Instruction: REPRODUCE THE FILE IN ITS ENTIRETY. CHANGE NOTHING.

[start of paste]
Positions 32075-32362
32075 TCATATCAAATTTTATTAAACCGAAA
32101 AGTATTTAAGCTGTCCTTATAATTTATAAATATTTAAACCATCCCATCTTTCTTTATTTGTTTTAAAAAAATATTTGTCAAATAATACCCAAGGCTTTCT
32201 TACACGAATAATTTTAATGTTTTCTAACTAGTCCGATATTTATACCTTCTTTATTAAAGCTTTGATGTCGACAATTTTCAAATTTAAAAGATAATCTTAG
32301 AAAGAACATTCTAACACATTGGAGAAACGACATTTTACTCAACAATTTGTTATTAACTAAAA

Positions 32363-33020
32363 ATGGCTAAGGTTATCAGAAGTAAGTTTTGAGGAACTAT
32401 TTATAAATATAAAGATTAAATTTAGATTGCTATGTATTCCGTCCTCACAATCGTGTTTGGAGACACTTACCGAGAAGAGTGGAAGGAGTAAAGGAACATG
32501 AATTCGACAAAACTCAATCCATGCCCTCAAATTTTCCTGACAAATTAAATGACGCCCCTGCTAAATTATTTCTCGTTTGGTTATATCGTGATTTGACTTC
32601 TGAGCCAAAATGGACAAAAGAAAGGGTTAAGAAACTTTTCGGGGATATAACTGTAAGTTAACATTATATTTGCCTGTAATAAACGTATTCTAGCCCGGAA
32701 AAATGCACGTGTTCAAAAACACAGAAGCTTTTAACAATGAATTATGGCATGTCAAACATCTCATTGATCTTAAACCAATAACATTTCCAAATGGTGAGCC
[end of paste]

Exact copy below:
Positions 32075-32362
32075 TCATATCAAATTTTATTAAACCGAAA
32101 AGTATTTAAGCTGTCCTTATAATTTATAAATATTTAAACCATCCCATCTTTCTTTATTTGTTTTAAAAAAATATTTGTCAAATAATACCCAAGGCTTTCT
32201 TACACGAATAATTTTAATGTTTTCTAACTAGTCCGATATTTATACCTTCTTTATTAAAGCTTTGATGTCGACAATTTTCAAATTTAAAAGATAATCTTAG
32301 AAAGAACATTCTAACACATTGGAGAAACGACATTTTACTCAACAATTTGTTATTAACTAAAA

Positions 32363-33020
32363 ATGGCTAAGGTTATCAGAAGTAAGTTTTGAGGAACTAT
32401 TTATAAATATAAAGATTAAATTTAGATTGCTATGTATTCCGTCCTCACAATCGTGTTTGGAGACACTTACCGAGAAGAGTGGAAGGAGTAAAGGAACATG
32501 AATTCGACAAAACTCAATCCATGCCCTCAAATTTTCCTGACAAATTAAATGACGCCCCTGCTAAATTATTTCTCGTTTGGTTATATCGTGATTTGACTTC
32601 TGAGCCAAAATGGACAAAAGAAAGGGTTAAGAAACTTTTCGGGGATATAACTGTAAGTTAACATTATATTTGCCTGTAATAAACGTATTCTAGCCCGGAA
32701 AAATGCACGTGTTCAAAAACACAGAAGCTTTTAACAATGAATTATGGCATGTCAAACATCTCATTGATCTTAAACCAATAACATTTCCAAATGGTGAGCC